With help from Tom Hanks, Cleveland’s Hanna Theatre is almost ready to reopen

Chris Kallio

Thanks to the Cleveland community, and an actor who found his start there named Tom Hanks, the Hanna Theatre is nearly finished with its ambitious renovation, making it the future permanent home of the Great Lakes Theater Festival.

Todd Krispinsky, marketing and public relations director of Great Lakes, discussed the campaign.

“Moving to the Hanna has afforded us the opportunity to design a new home for our company that truly reflects our aesthetic, right-size our house for our audience and create a revolutionary theatrical experience that resonates more profoundly with 21st century patrons,” he said.

The festival, formerly known as the Great Lakes Shakespeare Festival, is the second oldest regional theater company in Cleveland, and was founded by Arthur Lithgow, the father of John Lithgow. One of its artistic directors was acclaimed director Vincent Dowling, who directed Kent State’s production of William Shakespeare’s “The Winter’s Tale” as part of its guest-director series in 2006. He also wrote an adaptation of Aristophanes’ “Lysistrata,” which was used for Kent State’s production in 2007.

Dowling is perhaps best known as the man who discovered Hanks, a young intern from Sacramento, Ca., and brought him to the festival in Cleveland in 1977. Hanks has been involved in the money-raising effort of the campaign, helping to raise the last $3.6 million.

The actor, whose movies have made him the third best-selling movie star in Hollywood, told the Plain Dealer last week, “I could go on about what I learned at Great Lakes for an hour-and-a-half.”

Hanks, who won the Cleveland Critics Circle Award for his performance as Proteus in Shakespeare’s “The Two Gentlemen of Verona,” will possibly make an appearance at the Hanna next spring.

Others who have performed at the Hanna in its history include Katharine Hepburn, Humphrey Bogart, Henry Fonda, Boris Karloff, Orson Wells and Cleveland natives Hal Holbrook and Paul Newman.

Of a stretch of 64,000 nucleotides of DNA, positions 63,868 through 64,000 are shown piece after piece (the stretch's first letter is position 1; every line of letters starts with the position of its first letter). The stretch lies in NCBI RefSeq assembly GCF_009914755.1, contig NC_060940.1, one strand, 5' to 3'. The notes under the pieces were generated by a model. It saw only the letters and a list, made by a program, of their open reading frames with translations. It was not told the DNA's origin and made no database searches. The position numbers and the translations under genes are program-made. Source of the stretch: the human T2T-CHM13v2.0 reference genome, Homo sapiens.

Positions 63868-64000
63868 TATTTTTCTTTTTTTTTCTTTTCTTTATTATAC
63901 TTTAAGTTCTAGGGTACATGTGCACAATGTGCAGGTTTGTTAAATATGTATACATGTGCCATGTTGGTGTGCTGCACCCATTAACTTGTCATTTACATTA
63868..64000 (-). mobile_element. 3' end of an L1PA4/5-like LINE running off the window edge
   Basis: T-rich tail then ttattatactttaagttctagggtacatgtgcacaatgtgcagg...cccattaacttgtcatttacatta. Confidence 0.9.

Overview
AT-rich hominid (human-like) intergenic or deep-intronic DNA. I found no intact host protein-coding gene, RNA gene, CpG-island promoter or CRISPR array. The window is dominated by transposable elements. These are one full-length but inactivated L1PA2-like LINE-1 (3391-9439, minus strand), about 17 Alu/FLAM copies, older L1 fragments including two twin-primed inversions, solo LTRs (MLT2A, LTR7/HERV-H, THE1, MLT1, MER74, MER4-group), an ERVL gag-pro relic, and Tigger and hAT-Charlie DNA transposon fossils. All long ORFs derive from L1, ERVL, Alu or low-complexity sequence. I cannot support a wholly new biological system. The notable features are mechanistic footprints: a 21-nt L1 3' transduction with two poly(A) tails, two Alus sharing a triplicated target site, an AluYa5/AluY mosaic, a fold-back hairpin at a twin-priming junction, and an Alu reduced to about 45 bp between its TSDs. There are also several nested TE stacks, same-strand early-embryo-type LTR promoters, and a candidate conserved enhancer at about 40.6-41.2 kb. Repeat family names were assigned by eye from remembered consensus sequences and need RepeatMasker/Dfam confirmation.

The Hanna, named after architect Dan Hanna’s father, the late Sen. Mark Hanna, is almost complete in its restoration, with a cost of $19.2 million, making it the last of Cleveland’s five 1920s theaters to have gone through a renovation. The theater will feature a hydraulic thrust stage and a 550-seat house (The theater originally contained 1,400 seats.), and is scheduled to open Sept. 20.

Krispinsky discussed the rationale for the move, saying that it identified the theater on both the inside and

the outside.

“Additionally, the Hanna allows us to clearly brand the identity of our company inside the theater and on the exterior East 14th Street marquee – a luxury that we have never had in our 46-year history,” he said.

He also spoke about Hanks’ active involvement in the campaign, describing his passionate and committed role in helping his home theater grow.

“We are grateful to him for his support as we approach the homestretch of our fundraising efforts,”

Krispinsky said.

To date, the campaign has raised $15.6 million.

According to Krispinsky, Great Lakes was the largest user of the Ohio Theatre – the most requested space at PlayhouseSquare. With GLTF’s move, PlayhouseSquare can now accommodate that demand and schedule additional cultural attractions for the region’s residents.

As for the supposed ghosts of the Hanna during this renovation, Krispinsky said, “hopefully we haven’t disturbed any.”

Contact all reporter Chris Kallio [email protected].